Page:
Vanilla Mole

Mole comes in a variety of flavors, but it’s the mole with cocoa in it that’s famous. Mole is famously time-consuming to make, but you end up with a versatile, complex sauce that in this case, is vanillicious.

Makes enough mole to cover 1–2 pounds of tofu
Takes 3 hours, optionally let sit overnight

6 dried ancho, pasilla, or guajillo chiles, stemmed and seeded
2 vanilla beans
1/2 cup sesame seeds, plus 1 tablespoon for garnish
1/2 teaspoon anise seeds
1/4 teaspoon cumin seeds
1/4 teaspoon coriander seeds
2 cloves or 1/8 teaspoon ground cloves
6 black peppercorns
1/4 teaspoon cinnamon
3 tablespoons vegetable shortening
1/4 cup raisins
1/2 cup raw pumpkin seeds or pine nuts
1 corn tortilla, quartered
5–6 tomatillos
5 garlic cloves, unpeeled
1 small onion, quartered
3 cups vegetable broth
2 ounces unsweetened chocolate, coarsely chopped
3 tablespoons maple syrup
Salt and freshly ground pepper
1–2 pounds tofu, sliced or cubed and fried until lightly browned on the outside
Quinoa or rice, prepared per package instructions
2 tablespoons chopped cilantro

In a medium bowl, cover the chile peppers and vanilla beans with hot water. Let them stand for 30 minutes.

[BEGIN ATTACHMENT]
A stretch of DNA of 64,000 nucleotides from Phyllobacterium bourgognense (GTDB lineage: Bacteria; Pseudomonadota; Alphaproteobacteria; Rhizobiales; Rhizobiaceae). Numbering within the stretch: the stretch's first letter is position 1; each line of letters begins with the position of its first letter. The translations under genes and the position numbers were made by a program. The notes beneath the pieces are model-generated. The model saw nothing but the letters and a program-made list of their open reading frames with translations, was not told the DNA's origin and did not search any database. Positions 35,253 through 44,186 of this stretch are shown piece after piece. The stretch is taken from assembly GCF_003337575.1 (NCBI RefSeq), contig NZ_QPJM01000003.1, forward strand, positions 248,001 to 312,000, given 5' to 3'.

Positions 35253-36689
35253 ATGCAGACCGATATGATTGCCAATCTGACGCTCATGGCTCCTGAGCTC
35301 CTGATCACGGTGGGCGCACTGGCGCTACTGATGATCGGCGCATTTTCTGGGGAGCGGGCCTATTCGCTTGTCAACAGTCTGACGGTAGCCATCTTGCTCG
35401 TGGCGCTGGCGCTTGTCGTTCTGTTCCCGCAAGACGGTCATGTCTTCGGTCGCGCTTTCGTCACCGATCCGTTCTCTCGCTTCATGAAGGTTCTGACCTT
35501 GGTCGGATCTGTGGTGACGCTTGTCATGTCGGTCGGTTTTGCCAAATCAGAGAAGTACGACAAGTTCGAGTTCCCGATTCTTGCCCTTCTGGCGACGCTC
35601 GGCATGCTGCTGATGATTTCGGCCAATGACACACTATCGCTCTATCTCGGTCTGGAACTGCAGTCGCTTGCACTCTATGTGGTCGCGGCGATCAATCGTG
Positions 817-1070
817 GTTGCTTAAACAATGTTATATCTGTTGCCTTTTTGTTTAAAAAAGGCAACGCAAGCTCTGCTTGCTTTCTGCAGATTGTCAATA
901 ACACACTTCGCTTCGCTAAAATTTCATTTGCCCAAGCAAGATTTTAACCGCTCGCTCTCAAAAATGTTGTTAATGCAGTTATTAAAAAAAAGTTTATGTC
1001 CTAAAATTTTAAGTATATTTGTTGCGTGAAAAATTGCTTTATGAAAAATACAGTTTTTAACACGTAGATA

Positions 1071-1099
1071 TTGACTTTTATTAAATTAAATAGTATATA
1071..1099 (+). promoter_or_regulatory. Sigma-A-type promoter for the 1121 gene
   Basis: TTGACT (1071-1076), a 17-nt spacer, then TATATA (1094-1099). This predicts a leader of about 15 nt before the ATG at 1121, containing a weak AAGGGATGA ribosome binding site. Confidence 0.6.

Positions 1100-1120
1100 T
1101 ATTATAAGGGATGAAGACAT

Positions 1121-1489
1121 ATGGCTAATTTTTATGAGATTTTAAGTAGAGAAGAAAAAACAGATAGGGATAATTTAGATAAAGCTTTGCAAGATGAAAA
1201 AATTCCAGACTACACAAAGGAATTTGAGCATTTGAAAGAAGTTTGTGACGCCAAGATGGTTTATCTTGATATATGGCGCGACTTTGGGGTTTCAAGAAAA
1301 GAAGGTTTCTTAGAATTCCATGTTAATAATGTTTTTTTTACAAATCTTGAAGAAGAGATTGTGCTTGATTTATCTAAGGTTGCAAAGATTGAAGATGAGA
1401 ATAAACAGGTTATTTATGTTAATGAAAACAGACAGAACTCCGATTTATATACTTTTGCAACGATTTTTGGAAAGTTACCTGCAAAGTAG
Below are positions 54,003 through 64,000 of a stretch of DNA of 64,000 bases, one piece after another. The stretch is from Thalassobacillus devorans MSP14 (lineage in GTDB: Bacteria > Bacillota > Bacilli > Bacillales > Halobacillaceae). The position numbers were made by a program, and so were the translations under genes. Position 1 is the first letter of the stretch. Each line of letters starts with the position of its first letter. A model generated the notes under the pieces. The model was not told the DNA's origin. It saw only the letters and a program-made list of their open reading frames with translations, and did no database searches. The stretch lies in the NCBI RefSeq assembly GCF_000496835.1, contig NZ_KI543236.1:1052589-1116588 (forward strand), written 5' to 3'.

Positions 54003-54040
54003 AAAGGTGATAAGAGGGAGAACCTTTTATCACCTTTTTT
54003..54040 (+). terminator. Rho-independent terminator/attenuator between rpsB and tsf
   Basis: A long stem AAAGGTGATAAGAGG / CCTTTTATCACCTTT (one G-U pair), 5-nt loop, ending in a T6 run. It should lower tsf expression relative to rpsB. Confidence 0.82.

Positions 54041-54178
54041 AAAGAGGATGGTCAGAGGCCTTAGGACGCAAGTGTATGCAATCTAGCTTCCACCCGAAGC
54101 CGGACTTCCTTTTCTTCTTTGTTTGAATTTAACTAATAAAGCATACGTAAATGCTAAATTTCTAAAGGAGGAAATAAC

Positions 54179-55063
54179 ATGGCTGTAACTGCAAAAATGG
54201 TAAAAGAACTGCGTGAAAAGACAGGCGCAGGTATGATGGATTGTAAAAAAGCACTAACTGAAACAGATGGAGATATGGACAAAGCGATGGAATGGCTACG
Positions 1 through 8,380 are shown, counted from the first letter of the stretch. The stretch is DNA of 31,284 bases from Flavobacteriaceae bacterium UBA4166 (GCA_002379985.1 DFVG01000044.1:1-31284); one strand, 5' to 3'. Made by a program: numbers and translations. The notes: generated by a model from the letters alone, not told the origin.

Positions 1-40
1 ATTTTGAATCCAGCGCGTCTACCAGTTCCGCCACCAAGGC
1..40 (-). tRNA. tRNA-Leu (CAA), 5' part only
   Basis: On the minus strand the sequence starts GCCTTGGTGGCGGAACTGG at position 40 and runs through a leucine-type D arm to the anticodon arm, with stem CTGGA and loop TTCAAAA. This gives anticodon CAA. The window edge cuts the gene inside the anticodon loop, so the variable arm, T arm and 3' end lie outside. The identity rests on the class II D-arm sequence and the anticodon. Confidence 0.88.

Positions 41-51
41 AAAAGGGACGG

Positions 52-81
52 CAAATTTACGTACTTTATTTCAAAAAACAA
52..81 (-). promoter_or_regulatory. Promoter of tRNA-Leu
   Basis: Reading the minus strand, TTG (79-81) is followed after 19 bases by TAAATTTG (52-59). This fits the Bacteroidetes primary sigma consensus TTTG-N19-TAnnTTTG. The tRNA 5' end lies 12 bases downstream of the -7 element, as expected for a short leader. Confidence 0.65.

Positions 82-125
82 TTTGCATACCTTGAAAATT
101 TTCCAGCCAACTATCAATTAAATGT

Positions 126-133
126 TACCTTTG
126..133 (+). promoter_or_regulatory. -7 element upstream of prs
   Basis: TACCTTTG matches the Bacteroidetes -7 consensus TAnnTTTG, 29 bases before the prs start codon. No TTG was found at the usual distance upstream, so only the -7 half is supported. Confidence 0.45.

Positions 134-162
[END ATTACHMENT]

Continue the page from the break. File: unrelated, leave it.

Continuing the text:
In a large skillet, combine the 1/2 cup of sesame seeds with the anise, cumin, coriander, cloves, peppercorns and cinnamon. Toast over moderately low heat, stirring, until fragrant, about 2 minutes. Transfer to a spice grinder and let them cool completely. Grind the seeds and spices to a fine powder and set them aside.

In the same skillet, melt 1 tablespoon of the vegetable shortening. Stir in the raisins, pumpkin seeds, and tortilla. Cook the mixture over moderately low heat until seeds or nuts are toasted and the raisins are plump, about 5 minutes. Transfer the contents of the skillet to a large bowl.

Add the tomatillos to the skillet and cook, turning, until they are black on all sides and soft, about 12 minutes. Transfer the blistered tomatillos to the bowl.

Add the garlic and onion to the skillet and cook, stirring, until lightly browned, about 8 minutes. Transfer the garlic and onions to the bowl and let cool along with the tomatillos, raisins, pumpkin seeds, and tortilla.

Once the contents of the bowl have cooled, transfer to a large cutting board. Peel the garlic cloves and coarsely chop along with everything else.

Melt 1 tablespoon of the vegetable shortening in the skillet. Stir in the ingredients that you have just chopped and add the spice powder. Cook over moderately high heat until warmed through, about 3 minutes.

Drain the chiles and vanilla beans, and add to the skillet along with the veggie stock. Partially cover the skillet and simmer for 1 hour. Remove from the heat.

Remove vanilla beans.

Add chocolate and maple syrup. Let sit for 5 minutes or until chocolate melts.

Transfer the contents of the skillet along with the chocolate to a blender and puree until smooth. This may require more than one batch depending on the size of your blender.

Season the mole sauce with salt and pepper.